The musician Feargal McCann has followed the saga revolving around the mass murderer David Cleary. McCann’s father Joe, was shot by paratroopers in 1972, only ten weeks after Bloody Sunday.
Cleary, better known as ‘Soldier F’, was one of those responsible for the Bloody Sunday massacre of innocent unarmed civilians. Cleary shot Patrick Doherty while he was lying on the ground crawling away from him. The bullet tore up the man’s spine. As he lay crying out in pain, Barney McGuigan, stepped forward with a white handkerchief looking to help him. Cleary dropped to one knee, aimed his rifle and shot McGuigan in the head.
Cleary was named in the House of Commons by the leader of the SDLP, Colum Eastwood, last year. This circumvented a ban on naming him which had been issued by a court in Belfast. Last week Cleary was named by Peadar Tóibín in the Dail.
The ban does not apply in the Republic of Ireland.
Village reported Deputy Tobin’s speech later that night. Feargal McCann read the story and transmitted a tweet about it. Twitter has now locked McCann’s account. In addition, it is stipulating that by deleting the tweet, McCann acknowledges that he ‘violated’ Twitter rules.
Twitter might point out that there is a court order in place which prohibits the naming of Cleary, albeit one that only applies in the UK. No doubt, Twitter might argue further that since tweets are international, McCann’s transmission could have been read inside the UK, and hence they had no choice but to shut the musician’s account down. The consequences of such an argument could be far-reaching.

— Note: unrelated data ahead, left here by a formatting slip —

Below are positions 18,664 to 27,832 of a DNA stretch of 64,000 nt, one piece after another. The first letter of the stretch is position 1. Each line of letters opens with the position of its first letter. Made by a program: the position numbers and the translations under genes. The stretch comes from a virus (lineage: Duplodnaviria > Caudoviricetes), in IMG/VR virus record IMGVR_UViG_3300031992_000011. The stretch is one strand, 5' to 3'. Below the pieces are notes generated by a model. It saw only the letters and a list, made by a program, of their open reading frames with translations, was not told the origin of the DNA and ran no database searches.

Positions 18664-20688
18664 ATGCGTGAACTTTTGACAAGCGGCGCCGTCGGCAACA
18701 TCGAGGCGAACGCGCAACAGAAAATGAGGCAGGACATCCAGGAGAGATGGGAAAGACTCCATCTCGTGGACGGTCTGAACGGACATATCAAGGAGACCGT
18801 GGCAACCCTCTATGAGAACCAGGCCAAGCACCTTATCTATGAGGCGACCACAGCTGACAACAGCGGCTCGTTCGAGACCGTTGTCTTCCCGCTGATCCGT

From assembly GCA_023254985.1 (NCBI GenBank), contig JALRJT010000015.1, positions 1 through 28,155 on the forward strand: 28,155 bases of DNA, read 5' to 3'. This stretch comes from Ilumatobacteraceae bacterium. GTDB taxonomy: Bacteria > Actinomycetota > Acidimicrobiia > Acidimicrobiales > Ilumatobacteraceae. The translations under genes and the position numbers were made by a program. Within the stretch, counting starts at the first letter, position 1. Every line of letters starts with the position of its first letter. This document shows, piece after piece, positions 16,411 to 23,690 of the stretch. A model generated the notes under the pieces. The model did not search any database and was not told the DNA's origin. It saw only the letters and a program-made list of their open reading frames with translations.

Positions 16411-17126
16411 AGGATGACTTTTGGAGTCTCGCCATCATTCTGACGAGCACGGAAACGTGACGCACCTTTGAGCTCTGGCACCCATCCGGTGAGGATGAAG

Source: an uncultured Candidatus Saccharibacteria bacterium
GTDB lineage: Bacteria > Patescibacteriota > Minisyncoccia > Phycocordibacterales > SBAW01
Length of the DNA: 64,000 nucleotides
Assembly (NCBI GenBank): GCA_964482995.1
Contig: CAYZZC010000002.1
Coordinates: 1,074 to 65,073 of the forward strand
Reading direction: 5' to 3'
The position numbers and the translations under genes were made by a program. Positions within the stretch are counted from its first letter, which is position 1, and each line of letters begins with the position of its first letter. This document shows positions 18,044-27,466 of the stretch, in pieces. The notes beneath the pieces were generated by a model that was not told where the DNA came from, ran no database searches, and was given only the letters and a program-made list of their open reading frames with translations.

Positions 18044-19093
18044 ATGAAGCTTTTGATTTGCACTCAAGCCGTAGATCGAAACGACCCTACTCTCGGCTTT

If, for example, a Russian Court bans any coverage of Pussy Riot or other dissidents, will Twitter enforce any such ban?
And what about Kim Jong-un? If he or a North Korean court banned the naming of the assassins of his half-brother, Kim Jong-nam, would Twitter lock the account of a person in Ireland who named the killers?
Or is Twitter merely going to enforce injunctions about a mass murderer like Cleary who shot innocent Irish people?
The pages of Village are open to Twitter to respond.
Eamon de Valera invented the concept of the ’empty formula’ to get around having to take an oath of allegiance to the Crown in 1927. Those suspended or locked down by Twitter might draw inspiration from this to get around Twitter’s censorship of their accounts for naming Cleary. It could be called ‘Empty Twitter formula’.
OTHER STORIES ABOUT BLOODY SUNDAY, THE BALLYMURPHY MASSACRE, BRIGADIER FRANK KITSON AND COLONEL DEREK WILFORD ON THIS WEBSITE:
Lying like a trooper. Internment, murder and vilification. Did Brigadier Kitson instigate the Ballymurphy massacre smear campaign? Where was Soldier F and his ‘gallant’ death squad during it?
Soldier F and Brigadier Kitson’s elite ‘EFGH’ death squad: a murderous dirty-tricks pattern is emerging which links Ballymurphy with Bloody Sunday. A second soldier involved in both events was ‘mentioned in despatches’ at the behest of Kitson for his alleged bravery in the face of the enemy.
Mission accomplished. The unscrupulous judge who covered-up the Bloody Sunday murders. Soldier F and other paratroopers have been protected by the British State for five decades. None of them now face prosecution. This perversion of justice began with the connivance of the Lord Chief Justice of England and Wales, John Widgery, a former British Army brigadier, Freemason and oath-breaker.
The McGurk’s Bar cover-up. Heath’s Faustian pact. How a British prime minister covered up a UVF massacre in the hope of acquiring Unionist votes to enable the UK join the European Economic Community, the forerunner of the EU.